Computing: How fraud-detection systems combine dozens of clues to spot 
suspicious patterns in mountains of transactions

THE pleasure of reading a classic detective story comes from the way that the 
sleuth puts together several clues to arrive at a surprising conclusion. What 
is enjoyable is not so much finding out who the villain is, but hearing the 
detectives explain their reasoning. Today, not all detectives are human. At 
insurance companies, banks and telecoms firms, fraud-detection software is used 
to comb through millions of transactions, looking for patterns and spotting 
fraudulent activity far more quickly and accurately than any human could. But 
like human detectives, these software sleuths follow logical rules and combine 
disparate pieces of data-and there is something curiously fascinating about the 
way they work.

Consider car insurance. Every Monday morning, telephone operators at insurance 
firms listen to stories of the weekend's motoring mishaps, typing the answers 
to several dozen standard questions into their computers. Once, each claim form 
then passed to a loss adjuster for approval; now software is increasingly used 
instead. The Monday-morning insurance claims, it turns out, are slightly more 
likely to be fraudulent than Tuesday claims, since weekends make it easier for 
policyholders who stage accidents to assemble friends as false witnesses. A 
single rule like that is straightforward enough for a human loss adjuster to 
take into account. But fraud-detection software can consider dozens of other 
variables, too.

If a claimant was nearly injured (because of an impact near the driver's seat, 
for example), the accident is less likely to have been staged and the claim 
less likely to be fraudulent, even if it is being filed on a Monday. Drivers of 
cars with low resale values are proportionately more likely to file fraudulent 
claims. But that factor is less important if the claimant also owns a luxury 
car, which suggests affluence. And if the insurance on the luxury car has 
expired, the likelihood of foul play drops further, since this increases the 
likelihood a person will drive a cheaper but properly insured car. And so on.

The staggering number of combinations, each an indication of fraud or 
legitimacy, underscores the limitations of human analysis. Fraud-detection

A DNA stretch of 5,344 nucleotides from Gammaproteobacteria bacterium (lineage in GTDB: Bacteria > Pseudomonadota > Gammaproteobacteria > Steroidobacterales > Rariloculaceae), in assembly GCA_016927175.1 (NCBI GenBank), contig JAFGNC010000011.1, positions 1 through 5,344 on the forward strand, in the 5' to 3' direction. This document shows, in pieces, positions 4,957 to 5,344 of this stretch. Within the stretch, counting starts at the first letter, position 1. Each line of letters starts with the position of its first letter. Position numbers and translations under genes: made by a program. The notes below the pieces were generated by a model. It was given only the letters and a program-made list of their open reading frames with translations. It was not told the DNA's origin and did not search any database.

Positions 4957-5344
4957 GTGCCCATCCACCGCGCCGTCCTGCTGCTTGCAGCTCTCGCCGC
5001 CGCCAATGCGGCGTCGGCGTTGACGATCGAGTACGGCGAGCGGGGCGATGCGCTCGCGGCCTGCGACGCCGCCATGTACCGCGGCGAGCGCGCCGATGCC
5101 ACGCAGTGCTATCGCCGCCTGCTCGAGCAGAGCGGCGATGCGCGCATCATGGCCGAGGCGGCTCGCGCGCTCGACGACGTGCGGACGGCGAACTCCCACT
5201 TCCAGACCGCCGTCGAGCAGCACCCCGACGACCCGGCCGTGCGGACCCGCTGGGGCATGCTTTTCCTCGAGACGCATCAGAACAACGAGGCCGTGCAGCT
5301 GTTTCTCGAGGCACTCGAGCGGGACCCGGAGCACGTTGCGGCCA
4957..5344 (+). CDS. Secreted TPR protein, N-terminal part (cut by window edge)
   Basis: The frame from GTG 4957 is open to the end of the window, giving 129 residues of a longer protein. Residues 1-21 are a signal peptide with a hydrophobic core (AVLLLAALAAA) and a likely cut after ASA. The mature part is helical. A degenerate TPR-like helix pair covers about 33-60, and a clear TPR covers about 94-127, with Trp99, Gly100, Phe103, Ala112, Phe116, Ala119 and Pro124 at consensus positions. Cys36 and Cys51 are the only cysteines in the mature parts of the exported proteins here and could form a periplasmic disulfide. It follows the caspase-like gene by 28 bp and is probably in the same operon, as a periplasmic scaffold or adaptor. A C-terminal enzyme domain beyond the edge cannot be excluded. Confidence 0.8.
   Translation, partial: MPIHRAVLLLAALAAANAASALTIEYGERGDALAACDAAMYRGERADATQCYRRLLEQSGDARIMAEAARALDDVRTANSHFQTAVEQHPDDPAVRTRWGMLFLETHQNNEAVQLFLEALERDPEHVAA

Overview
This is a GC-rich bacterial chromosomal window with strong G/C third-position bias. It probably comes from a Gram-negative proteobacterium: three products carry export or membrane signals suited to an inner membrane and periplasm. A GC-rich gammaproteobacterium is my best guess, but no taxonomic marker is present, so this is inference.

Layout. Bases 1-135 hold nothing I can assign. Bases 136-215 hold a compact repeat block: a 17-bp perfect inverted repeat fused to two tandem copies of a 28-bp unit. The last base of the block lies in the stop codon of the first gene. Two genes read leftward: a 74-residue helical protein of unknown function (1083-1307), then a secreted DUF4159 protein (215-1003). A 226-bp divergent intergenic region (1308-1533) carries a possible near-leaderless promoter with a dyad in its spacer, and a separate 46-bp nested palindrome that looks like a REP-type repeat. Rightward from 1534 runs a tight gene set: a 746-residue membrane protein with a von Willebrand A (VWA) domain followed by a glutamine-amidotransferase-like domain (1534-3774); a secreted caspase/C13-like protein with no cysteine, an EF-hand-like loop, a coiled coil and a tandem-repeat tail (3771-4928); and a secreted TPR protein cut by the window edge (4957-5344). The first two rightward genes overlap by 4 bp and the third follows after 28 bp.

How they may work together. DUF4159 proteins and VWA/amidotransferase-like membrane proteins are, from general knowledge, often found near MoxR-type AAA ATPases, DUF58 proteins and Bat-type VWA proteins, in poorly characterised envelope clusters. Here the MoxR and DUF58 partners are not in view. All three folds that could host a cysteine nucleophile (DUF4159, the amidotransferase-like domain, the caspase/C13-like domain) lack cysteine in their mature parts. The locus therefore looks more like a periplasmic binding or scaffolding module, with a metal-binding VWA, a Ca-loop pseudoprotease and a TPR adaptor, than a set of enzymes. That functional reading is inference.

software, however, can evaluate a vast number of permutations and deliver a 
fraud-probability score. And such programs are getting better as new claims 
provide extra statistics that can help tune the computational recipes, or 
algorithms, used to detect fraud.

German insurers, for example, recently noticed that claimants who call back 
shortly after filing, angrily demanding speedy settlement, are 
disproportionately more likely to be cheaters, says Jörg Schiller, an insurance 
expert at the Otto Beisheim School of Management in Vallendar, Germany. 
Evidently fraudsters consider themselves good actors. But when pugnacious 
policyholders call after the 20th of the month, the probability that they are 
acting decreases slightly, since funds from the previous month's paycheque may 
be dwindling. Mr Schiller says most car insurers in rich countries now use 
fraud-detection software, and those in developing countries are adopting it 

Play your cards right
With an estimated $250m in annual sales, and yearly growth topping 25%, the 
largest and fastest-growing category of fraud-detection software is that used 
to spot fraudulent credit-card transactions. According to the Association for 
Payment Clearing Services, based in London, such software is largely 
responsible for reducing losses from credit-card fraud in Britain alone from 
£505m ($925m) in 2004 to £439m ($799m) in 2005. Merchants implementing 
anti-fraud software for the first time commonly see losses from fraud reduced 
by half. Such software evaluates many parameters associated with each 
credit-card transaction, including specific details of the items being 
purchased (derived from their bar codes), to evaluate the likelihood of foul 
play in the form of a numerical risk score. Any transactions that score above a 
certain pre-defined threshold are then denied or challenged.

Buying petrol seems innocent enough. If no attendant is present, however, the 
risk score goes up, because fraudsters prefer to avoid face-to-face purchases. 
Buying a diamond ring soon after buying petrol results in an even higher risk 
score: thieves often test a card's validity with a small purchase before buying 
something much bigger. A $100 purchase at a shop that sells hard liquor is more 
likely to be fraudulent than a more expensive shopping spree at a wine shop, 
because whisky is easier to fence. A purchase of sports shoes is risky because 
trainers appeal to a demographic with less money than, say, buyers of golf 
clubs. Buying two pairs of trainers increases the risk, as this may indicate 
plans to resell them. Shoes in teenage sizes bump up the score further, since 
pre-teens are less likely to buy stolen goods. Sales in London, New York or 
Miami, all cities with vibrant black markets for shoes, push scores higher, as 
do purchases made during school holidays. The fraud history of individual shops 
can also be taken into account.

Seasoned criminals can, of course, figure out such rules and change their 
behaviour in an attempt to avoid detection. Some types of purchases are less 
likely to be fraudulent. A shopping spree in a linen shop, however, does not